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Alexander Nevsky (1938)

NOTE: This commentary is only available in Criterion's "Eisenstein: The Sound Years" box set. Air Jordan 6 %% Basket Jordan

Commentaries on this disc:

Commentary 1: Film historian David Bordwell, author of "The Cinema of Eisenstein" Rating:8.0/10 (1 vote) [graph]Login to vote or review
Reviewed by sedna on September 30th, 2013:Find all reviews by sedna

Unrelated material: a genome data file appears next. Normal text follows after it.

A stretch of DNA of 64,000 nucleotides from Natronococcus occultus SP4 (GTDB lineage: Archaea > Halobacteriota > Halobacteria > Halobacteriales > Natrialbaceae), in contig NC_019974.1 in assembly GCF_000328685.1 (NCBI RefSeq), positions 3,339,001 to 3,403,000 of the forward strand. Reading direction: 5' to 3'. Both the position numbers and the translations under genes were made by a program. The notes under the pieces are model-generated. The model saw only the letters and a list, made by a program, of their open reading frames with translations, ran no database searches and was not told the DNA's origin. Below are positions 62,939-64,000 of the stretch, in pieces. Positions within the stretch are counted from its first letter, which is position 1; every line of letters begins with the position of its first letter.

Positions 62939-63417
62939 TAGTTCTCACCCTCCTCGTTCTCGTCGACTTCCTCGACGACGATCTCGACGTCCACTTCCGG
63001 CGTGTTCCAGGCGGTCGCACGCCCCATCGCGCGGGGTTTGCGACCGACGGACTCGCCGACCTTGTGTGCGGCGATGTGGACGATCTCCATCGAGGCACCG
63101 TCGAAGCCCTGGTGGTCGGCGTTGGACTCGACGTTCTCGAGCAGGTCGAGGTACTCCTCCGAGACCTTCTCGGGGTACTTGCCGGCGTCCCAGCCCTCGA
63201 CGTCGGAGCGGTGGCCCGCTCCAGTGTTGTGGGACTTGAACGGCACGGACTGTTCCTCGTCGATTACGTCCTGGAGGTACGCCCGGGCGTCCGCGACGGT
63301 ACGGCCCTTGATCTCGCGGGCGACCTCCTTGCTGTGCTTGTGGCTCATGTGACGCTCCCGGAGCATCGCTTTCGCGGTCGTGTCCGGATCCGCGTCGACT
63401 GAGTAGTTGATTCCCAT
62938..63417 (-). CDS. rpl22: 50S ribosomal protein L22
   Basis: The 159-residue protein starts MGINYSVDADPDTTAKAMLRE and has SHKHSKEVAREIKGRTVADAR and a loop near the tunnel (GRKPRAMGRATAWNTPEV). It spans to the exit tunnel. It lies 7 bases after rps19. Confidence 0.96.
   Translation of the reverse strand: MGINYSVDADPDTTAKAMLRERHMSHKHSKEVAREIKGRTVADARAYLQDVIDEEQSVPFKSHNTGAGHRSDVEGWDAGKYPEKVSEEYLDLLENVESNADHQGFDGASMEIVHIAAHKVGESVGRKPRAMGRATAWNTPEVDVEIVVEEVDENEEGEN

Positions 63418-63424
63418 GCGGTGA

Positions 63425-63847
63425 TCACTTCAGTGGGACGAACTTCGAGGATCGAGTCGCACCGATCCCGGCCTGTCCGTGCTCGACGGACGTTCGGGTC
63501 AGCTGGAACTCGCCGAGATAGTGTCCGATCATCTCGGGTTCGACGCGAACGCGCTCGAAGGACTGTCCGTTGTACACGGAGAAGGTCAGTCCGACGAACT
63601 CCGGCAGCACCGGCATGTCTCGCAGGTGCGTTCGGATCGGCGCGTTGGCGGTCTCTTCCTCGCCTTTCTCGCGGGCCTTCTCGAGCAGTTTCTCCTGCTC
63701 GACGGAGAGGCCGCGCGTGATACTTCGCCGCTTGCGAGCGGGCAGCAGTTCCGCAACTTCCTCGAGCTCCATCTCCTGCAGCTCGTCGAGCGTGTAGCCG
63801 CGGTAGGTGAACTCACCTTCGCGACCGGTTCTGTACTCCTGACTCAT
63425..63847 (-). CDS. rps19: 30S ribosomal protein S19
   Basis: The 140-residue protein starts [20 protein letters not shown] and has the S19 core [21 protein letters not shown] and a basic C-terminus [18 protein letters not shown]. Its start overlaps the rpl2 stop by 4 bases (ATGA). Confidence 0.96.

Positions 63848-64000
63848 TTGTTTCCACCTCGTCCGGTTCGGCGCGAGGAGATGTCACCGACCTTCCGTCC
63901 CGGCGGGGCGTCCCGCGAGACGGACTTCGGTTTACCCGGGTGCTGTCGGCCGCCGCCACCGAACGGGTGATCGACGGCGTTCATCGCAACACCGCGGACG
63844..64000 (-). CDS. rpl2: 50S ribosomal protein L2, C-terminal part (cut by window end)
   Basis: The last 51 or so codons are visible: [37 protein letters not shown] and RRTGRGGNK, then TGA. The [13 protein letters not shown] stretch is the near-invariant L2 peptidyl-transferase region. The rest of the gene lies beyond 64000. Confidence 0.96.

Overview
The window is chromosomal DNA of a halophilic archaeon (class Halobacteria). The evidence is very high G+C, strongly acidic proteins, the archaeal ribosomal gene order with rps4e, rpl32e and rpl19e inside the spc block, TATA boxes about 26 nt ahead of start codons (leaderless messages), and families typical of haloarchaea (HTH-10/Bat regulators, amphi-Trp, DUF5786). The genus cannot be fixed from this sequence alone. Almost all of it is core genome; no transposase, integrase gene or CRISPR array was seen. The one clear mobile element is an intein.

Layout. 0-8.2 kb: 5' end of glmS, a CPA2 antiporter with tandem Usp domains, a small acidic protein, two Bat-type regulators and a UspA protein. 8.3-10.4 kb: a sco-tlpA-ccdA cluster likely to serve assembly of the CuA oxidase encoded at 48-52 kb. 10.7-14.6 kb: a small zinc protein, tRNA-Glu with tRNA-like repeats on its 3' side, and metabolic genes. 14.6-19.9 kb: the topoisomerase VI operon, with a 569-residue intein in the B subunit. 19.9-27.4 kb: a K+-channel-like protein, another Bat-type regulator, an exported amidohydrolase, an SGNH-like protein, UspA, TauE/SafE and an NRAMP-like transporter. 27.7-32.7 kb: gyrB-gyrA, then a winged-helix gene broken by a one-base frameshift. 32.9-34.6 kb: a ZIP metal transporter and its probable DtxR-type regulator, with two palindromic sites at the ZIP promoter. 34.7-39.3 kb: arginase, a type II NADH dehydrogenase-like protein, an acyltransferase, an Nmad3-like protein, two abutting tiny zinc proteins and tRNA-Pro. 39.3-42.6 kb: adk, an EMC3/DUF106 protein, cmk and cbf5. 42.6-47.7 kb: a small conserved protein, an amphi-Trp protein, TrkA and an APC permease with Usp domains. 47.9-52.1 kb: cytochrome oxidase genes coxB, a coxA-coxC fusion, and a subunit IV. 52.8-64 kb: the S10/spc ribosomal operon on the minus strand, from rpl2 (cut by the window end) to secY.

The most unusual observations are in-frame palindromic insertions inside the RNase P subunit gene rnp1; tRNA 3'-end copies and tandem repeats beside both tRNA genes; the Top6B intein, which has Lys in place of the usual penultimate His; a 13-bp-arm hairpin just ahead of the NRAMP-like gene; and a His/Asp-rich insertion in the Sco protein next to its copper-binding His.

For those not familiar with Eisenstein - he is considered the father of Soviet montage. If 'montage' is a confusing concept, then just simply think of montage as 'editing' - because that's what it is. Eisenstein was one of the first great filmmakers in the world who dedicated his life to cinema like nobody else at the time. His experiments in editing and theoretical writings about cinema are now applied to every single piece of visual media produced in the world. David Bordwell knows Eisenstein quite well and outlines what Eisenstein was doing with this film in almost every scene. Looking at this film now for someone who doesn't know film history won't mean much, much like not being able to grasp why Citizen Kane is so revered. But both films have paved the way for cinema as we now know it, and techniques which are now commonplace came from these very films. If you'd like to get acquainted with Eisenstein without reading Bordwell's book on him - check this commentary out.